After reopening the investigation into the death of Tamla Horsford last year, the Georgia Bureau of Investigations (GBI) concluded their inquiry earlier this year. No charges will be filed in the case of the 40-year-old mother of five, found face-down in the backyard of a friend’s Forsyth County home the morning after an adult sleepover party.
But according to documents obtained by Rolling Stone, the investigation surrounding Horsford’s death has continued to be muddied by scandals within the police department and unanswered questions about the toxicology report.
Horsford was found on November 4th, 2018, the morning after a birthday celebration held by the homeowner, Jeanne Meyers. Horsford knew Meyers, as well as most of the other attendees, through their sons’ youth football league. The initial Forsyth County Sheriff’s Office investigation determined that her death had been an accident, the result of a fall from a second-level balcony. It wasn’t until summer 2020 that the Black Lives Matter movement sparked a national conversation about the case. As celebrities like T.I., Kim Kardashian, and 50 Cent shared photos and information about Horsford on social media, many questioned whether local police had come to the right conclusion. Could Horsford’s death really have been caused by a fall from the balcony? How was it possible she fell without anyone hearing it? And was the fact that she was the only Black guest — in an overwhelmingly white part of Georgia — simply a coincidence?
As details of the case came out, it became clear that multiple parts of the investigation had gone wrong. Working on the assumption that Horsford’s death was the result of an accident and not foul play, the crime scene had not been preserved, with potential evidence contaminated and witnesses not immediately interviewed. When Horsford’s body was sent for autopsy, only a handful of autopsy photos were taken by the medical examiner. The public speculation largely focused on Jose Barrera, the boyfriend of the homeowner and party host. At the time of Horsford’s death, Barrera, was employed by the Solicitor General’s Office as a pre-trial officer for the Forsyth County Court system. But Barrera was fired from this position in December 2018, after he was found to have looked up information relating to the Horsford case while on the job. (Rolling Stone was not able to reach Barrera or Meyers for comment.)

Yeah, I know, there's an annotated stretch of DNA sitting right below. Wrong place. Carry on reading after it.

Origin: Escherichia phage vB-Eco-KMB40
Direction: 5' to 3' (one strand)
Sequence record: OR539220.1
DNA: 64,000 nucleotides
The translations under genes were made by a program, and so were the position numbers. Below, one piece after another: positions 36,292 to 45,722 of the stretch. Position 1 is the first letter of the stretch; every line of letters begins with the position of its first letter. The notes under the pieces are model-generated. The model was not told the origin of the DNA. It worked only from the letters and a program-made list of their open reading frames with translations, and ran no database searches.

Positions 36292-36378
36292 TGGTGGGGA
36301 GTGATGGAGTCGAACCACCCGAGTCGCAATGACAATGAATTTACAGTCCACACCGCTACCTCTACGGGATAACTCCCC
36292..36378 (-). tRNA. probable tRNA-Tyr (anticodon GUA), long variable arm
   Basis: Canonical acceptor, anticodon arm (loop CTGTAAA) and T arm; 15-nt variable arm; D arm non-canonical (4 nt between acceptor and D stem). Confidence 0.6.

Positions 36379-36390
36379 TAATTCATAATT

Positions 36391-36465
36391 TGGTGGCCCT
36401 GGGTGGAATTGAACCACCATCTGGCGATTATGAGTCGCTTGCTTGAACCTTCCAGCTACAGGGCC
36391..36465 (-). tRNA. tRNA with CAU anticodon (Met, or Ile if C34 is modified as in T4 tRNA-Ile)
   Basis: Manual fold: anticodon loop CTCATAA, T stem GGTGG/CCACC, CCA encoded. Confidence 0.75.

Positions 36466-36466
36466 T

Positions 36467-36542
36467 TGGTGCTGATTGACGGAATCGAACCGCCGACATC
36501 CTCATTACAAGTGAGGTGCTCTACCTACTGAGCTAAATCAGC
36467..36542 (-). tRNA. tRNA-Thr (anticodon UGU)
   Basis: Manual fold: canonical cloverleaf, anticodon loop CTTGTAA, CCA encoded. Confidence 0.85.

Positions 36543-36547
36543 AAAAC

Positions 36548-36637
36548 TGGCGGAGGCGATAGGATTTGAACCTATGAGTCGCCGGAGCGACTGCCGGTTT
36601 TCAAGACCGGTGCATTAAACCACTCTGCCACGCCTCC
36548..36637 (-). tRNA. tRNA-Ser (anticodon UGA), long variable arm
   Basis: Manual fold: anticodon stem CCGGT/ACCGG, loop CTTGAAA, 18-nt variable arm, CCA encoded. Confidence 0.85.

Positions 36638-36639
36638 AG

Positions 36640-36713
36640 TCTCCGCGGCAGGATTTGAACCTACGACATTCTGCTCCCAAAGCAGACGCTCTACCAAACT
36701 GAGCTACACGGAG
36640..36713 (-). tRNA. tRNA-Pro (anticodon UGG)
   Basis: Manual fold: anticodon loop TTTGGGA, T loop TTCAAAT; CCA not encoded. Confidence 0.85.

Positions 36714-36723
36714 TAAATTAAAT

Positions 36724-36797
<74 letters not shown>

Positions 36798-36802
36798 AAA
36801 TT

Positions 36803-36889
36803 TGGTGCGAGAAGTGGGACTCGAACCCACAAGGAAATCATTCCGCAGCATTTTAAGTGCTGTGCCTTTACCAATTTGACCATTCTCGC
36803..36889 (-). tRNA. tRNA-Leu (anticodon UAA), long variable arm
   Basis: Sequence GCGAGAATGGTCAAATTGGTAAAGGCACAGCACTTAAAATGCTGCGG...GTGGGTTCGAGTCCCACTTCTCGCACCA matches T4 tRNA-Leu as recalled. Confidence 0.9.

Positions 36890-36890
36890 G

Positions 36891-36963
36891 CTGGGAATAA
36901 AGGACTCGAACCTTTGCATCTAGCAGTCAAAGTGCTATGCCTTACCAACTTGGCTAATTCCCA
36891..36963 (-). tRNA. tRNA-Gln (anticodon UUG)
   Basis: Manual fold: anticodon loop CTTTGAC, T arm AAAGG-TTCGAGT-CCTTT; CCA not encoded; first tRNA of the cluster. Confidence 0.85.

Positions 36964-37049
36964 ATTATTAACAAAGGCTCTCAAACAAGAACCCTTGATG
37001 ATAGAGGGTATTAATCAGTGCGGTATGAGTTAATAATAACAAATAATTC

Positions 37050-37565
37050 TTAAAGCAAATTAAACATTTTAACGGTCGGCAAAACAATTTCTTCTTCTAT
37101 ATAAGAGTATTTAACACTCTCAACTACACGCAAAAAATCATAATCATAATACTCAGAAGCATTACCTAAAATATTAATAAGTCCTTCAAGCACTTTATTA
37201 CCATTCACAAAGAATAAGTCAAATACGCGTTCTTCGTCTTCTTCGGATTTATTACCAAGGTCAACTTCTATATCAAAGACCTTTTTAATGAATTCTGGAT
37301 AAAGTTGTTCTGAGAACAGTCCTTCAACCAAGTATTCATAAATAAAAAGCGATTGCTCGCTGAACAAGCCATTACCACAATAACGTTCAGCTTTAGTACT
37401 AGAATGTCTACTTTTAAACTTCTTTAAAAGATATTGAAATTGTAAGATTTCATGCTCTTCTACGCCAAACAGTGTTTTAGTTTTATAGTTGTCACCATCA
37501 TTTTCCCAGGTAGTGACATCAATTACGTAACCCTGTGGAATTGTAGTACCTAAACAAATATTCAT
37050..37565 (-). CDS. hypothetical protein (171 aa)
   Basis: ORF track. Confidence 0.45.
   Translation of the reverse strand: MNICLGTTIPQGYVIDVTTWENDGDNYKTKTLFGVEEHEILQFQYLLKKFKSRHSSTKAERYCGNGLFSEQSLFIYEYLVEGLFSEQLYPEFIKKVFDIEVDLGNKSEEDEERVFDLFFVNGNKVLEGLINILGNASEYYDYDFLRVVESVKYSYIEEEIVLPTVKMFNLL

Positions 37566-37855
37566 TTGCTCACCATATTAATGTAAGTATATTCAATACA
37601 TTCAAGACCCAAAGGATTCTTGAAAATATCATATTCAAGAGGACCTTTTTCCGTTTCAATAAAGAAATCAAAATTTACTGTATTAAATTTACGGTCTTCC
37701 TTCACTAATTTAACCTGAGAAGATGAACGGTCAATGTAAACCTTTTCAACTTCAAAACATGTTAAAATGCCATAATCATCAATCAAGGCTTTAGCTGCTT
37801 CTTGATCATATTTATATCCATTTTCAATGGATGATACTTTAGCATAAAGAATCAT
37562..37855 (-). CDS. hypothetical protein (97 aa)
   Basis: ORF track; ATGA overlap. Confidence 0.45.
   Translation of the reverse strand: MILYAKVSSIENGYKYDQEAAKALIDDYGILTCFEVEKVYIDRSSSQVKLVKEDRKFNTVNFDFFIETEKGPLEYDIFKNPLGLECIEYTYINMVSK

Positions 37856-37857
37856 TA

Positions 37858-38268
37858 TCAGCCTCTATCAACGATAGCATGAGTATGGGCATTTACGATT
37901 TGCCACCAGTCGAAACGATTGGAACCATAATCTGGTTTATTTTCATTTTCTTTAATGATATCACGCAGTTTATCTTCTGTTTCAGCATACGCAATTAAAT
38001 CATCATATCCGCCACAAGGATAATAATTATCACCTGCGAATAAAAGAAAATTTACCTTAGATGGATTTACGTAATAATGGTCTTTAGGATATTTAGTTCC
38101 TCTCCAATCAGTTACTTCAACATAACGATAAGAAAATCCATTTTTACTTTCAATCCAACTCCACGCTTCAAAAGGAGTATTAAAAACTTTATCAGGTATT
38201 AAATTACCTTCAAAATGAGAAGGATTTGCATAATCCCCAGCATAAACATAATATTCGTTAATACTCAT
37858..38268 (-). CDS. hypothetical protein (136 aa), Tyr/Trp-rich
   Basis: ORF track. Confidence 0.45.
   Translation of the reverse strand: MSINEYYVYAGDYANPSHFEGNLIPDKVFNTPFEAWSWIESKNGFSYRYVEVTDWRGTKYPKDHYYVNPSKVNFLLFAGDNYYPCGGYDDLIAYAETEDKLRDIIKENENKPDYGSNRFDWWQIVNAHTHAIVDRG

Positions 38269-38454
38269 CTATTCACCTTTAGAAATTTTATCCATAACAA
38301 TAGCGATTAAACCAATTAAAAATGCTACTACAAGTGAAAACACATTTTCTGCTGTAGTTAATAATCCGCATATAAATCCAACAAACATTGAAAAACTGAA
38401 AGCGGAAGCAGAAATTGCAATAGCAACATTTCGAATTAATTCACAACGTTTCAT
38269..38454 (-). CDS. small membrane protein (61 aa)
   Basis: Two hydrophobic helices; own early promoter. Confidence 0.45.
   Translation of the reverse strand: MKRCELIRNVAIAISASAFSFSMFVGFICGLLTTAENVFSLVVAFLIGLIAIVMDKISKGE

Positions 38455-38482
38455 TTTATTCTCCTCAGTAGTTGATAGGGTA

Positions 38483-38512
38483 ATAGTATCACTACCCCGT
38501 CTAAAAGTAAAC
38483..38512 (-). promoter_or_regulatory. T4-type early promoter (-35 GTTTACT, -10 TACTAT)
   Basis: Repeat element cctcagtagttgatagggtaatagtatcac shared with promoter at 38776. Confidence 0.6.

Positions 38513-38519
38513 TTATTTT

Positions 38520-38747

To start, Forsyth County was rife with racial tension. In 1912, every one of the town’s more than 1,000 Black residents were driven out, and Forsyth County has remained primarily white to this day. The Sheriff at the time of Horsford’s death, Ron Freeman, has himself faced allegations of racism and nepotism. It wasn’t until a Change.org petition gained more than 600,000 signatures that Freeman asked the GBI to reopen the case in July 2020. Family and friends of Horsford as well as Black Lives Matter advocates hoped the GBI investigation might provide answers to the many questions left by the original inquiry.
A New Chapter
In May 2021, Forsyth County District Attorney Penny Penn announced that the GBI had concluded their inquiry and there would not be charges filed in Horsford’s death. The GBI largely sided with the Forsyth County investigators, concluding that Horsford’s death was caused by an accidental fall from the balcony. But that’s not to say there weren’t any new revelations from the GBI report. Now, documents obtained by Rolling Stone reveal the full results of the GBI investigation. Specifically, more about the two individuals who left their positions in local law enforcement in the wake of Horsford’s death: party attendee Jose Barrera and responding officer Michael Christian.
Authorities had already disclosed that Barrera had been let go for searches related to Horsford’s case. But Barrera was also the center of another important debate: Whether or not Horsford’s left arm had been moved. When found and photographed, Horsford’s right arm was next to her body, while her left arm was extended and bent at the elbow. However, statements from Barrera and the homeowner, Jeanne Meyers, recall Horsford being found with both arms at her sides. Did someone move her left arm, perhaps to check for vitals? According to a supplemental report from Forsyth County, Barrera admitted to it in a call with Lt. Andy Kalin. “The Supplemental Report essentially advised that Barrera telephonically contacted Investigator Kalin on November 7, 2018 and advised that he checked Horsford’s left arm for a pulse,” reads the GBI report. It continues, “so Barrera did in fact move Horsford’s left arm per Investigator Kalin.
However, in an interview with GBI Special Agent Derek Glasco, Barrera denied moving Horsford’s arm. When the GBI confronted Barrera with Kalin’s report, he called it “bullshit.” Barrera denied ever telling Kalin he’d moved Horsford’s arm, and insisted he hadn’t moved the arm. “…There is no way I checked for a pulse,” he told Glasco.